About two-thirds the way up the plot I've created a large circular patch of grass. Turning some of the plot into lawn is probably cheating a bit in the sense in that it is reducing the area in which I need to do much, but I wanted to create a space in which to sit, have picnics or become a play area for my daughter. In fact, when I look at the photo it does seem as though there isn't much space that isn't path, but I am sure the perspective is deceiving as there was a lot of digging involved! I'll probably be narrowing the path anyway in the spring when the soil has settled down a little.

I'm not really planning to blog much about the allotment unless there is something significant to say. This is really just a summary what i've done so far.

Monday, 2 November 2009

Being Still


'To create is always to learn, to begin over, to begin at zero. Part of the discipline of art as meditation is the discipline of struggling always from the beginning - "In the beginning," one might say.' Matthew Fox, Original Blessing, p198.


Somewhere in North Hertfordshire on a Sunday Morning...

This feels like the first time in months I have been able to just sit. To sit quietly. To sit without the feeling that I should be doing something else. To sit without being anxious about anything. To sit with only a very slight chance of being disturbed. Just occasionally I seek out a place like this. A place where time has no value and where I can place to one side all the things that demand my attention and just give myself permission to just 'be'. I am away for the demands of work, I know my family are safe and I have just finished a run of busy, but very creative and inspiring weekends. I am here, alone - apart from the presence of many non-humans who surround my temporary sacred place.

I have been in this place for about an hour now and I've decided to get out my sketchpad and write. It seems impossible and so idealistic to "go-slow" and to savour the more natural side to life amidst the demands and anxieties that abound in work, the family and life in general. I'm not going to explore these here as I am reluctant to dwell on the negative things that can occupy my thoughts at times. All I will say is that trying to live a positive and empowered life as encouraged by so many personal development advocates can be very hard work! I've stepped out of my comfort zone several times recently by volunteering to organise a grass maze and children's quiz at the Luton Hoo Walled Garden Apple and Pumpkin Gala; and running a craft activity in Hitchin's Market Square for the Triangle Community Garden. Both left me incredibly energized and I didn't enjoy coming back down to earth again! Some people seem to have so much energy and a seemingly insatiable appetite for doing stuff and achieving things. I know I am very hard on myself when I look at the skill-set of other people and I have to learn how to be constructive in such situations.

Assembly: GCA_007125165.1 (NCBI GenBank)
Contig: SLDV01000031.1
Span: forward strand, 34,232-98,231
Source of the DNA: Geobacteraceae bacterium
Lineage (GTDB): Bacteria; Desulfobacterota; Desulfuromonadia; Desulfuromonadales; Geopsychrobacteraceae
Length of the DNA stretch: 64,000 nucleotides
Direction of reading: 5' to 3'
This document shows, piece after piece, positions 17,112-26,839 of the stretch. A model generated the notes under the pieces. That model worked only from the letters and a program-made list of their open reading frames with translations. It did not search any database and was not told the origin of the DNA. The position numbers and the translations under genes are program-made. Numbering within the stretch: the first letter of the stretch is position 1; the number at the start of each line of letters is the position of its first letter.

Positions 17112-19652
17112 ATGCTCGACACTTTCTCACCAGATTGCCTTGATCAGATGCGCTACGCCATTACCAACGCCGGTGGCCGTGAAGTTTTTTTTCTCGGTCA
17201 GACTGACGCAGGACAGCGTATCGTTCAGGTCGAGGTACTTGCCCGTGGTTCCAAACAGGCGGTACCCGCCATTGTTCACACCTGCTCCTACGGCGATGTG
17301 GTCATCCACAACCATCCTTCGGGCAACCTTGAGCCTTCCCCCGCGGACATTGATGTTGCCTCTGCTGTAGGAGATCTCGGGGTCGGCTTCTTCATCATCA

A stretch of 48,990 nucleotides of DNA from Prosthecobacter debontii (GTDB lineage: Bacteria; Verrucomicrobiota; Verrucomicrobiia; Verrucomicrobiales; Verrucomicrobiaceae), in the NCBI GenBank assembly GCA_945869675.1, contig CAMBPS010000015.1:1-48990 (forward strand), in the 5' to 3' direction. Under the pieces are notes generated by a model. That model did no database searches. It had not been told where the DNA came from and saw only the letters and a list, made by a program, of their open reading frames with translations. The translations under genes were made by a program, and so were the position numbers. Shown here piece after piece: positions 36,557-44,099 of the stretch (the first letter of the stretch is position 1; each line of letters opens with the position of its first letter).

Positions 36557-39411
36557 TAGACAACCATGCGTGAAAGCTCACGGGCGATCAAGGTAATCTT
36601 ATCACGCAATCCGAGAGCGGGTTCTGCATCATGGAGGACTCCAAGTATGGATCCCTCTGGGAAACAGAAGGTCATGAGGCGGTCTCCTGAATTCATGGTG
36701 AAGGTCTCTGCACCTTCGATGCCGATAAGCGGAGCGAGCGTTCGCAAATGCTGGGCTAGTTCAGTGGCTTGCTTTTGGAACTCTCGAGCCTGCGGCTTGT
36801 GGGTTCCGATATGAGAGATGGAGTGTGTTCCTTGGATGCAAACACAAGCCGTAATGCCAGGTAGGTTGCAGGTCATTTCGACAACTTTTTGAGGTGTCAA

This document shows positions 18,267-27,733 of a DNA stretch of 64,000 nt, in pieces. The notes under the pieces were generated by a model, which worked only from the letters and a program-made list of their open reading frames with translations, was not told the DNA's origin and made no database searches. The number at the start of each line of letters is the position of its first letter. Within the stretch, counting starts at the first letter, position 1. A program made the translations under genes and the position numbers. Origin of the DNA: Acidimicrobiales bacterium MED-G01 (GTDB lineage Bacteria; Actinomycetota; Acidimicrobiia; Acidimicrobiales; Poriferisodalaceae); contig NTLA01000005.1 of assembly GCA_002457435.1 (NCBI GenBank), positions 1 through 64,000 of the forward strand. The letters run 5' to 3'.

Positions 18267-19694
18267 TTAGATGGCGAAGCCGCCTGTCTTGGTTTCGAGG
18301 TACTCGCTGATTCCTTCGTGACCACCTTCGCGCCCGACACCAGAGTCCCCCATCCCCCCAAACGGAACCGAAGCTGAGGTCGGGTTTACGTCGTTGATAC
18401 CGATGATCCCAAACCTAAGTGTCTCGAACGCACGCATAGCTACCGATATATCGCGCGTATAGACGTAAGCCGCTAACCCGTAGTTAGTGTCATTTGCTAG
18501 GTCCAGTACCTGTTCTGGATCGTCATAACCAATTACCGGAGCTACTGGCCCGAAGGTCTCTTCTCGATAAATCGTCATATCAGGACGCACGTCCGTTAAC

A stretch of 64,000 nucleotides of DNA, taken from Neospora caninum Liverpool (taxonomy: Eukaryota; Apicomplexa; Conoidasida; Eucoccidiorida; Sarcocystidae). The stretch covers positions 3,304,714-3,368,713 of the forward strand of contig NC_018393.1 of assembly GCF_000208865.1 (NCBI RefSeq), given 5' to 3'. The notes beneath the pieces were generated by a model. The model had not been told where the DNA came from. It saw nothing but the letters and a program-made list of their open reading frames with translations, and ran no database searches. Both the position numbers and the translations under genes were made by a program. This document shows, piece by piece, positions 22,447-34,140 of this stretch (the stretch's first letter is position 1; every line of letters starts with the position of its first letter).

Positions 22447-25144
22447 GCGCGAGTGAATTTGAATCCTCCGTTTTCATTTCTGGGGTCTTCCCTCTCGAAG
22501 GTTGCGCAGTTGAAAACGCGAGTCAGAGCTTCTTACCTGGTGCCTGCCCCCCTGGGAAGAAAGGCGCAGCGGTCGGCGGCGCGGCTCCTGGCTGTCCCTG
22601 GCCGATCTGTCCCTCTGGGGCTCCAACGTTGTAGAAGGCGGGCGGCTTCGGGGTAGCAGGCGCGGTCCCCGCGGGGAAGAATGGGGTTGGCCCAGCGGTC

I am in my lonely place, a sacred place I'd call it, just for a few hours this morning. What will it teach me I wonder? I am not alone here. Although I am in a place where no people will pass me, I am conscious of the many non-humans that surround me and so I don't feel alone. A moth flutters on my umbrella; a spider crawls up my sketchpad; several other small beetles and invertebrates either crawl over my hand or over the white pages. There is a ladybird too. A few birds are tweeting in the trees and I am surrounded by trees. Trunks blackened by the pouring rain - stark against the bright golden yellows and browns of the vivid carpet of beech, oak and sycamore leaves. Even in this wetness beneath a heavy grey sky the woodland is awash with dense colours that the spirit of autumn brings. It is a time of death, of harvest, of fruitfulness; of shedding unwanted things, preparation for hard times and of giving back to the soil. Mosses look a deep healthy green and beneath the carpet of leaves I know there is a thriving community of fungi, invertebrates and microorganisms. I see some very tiny toadstools that have forced their way through the decaying organic matter up into the freedom of the space of the woodland floor.

It is warm for the first day of November, about twelve degrees centigrade according to the weather forecast yesterday. I'm feeling quite cosy, though I have a good few layers on and a wind-proof coat which I certainly need today. I'm on the lee side of the hill and up above me the trees are facing the fullness of the very strong wind and rain that is pouring in from the south-west. Where I am, blades of grass are just gently swaying, but later I am sure I will feel the full force of the wildness. I'm glad I have a large umbrella to shelter me from the wind and the rain, I know that I need to keep as warm and dry as possible if I am to stay here for any length of time. The wind and wet can soon cool the body, so I huddle up tight and keep warm.

I've just been re-reading Matthew Fox's Original Blessing. I wish it wasn't quite so heavy going, one day I'll get round to trying to write a more easily accessible version of it! It is basically a book about 'rediscovering' the blessing of Creation given to us by God.

As I look out at the woodland around me, the following things come to mind:

  • Escapism is key to renewal

  • There is colour even in death

  • You are never alone in nature

  • Man's survival should not be separate from nature

  • Weather waits for no-one

  • Growth is always present

  • Beauty is always present

  • Patience

  • Do I prefer shelter or do i like the wind and the rain? How do I deal with comfort zones?

  • What can I share with others?

  • A tree has its own leaves and yet when it sheds them they mingle with those of trees around them (to ensure a mix of organic matter?)

  • Journeys involve leaving, separation and time of returning home

  • How can I change on my return home? How can I maintain that?

  • How can I be a change

  • How, ideally, should I deal with work and family?

  • Being peaceful and strong is a gift (like a tree)

  • Giving of that which has sustained you may be a sacrifice, but it may ensure your survival in the long run (leaves, money, love....?)

  • How does nature cope with rain? Growth, waiting, indifference...?

  • Nature is always creating, transforming and never static? How is that reflected in me? Was Jesus like that?


I watch the leaves tumbling down though the branches and give thanks for this place. It is time for me to leave and see what else the day has to offer me.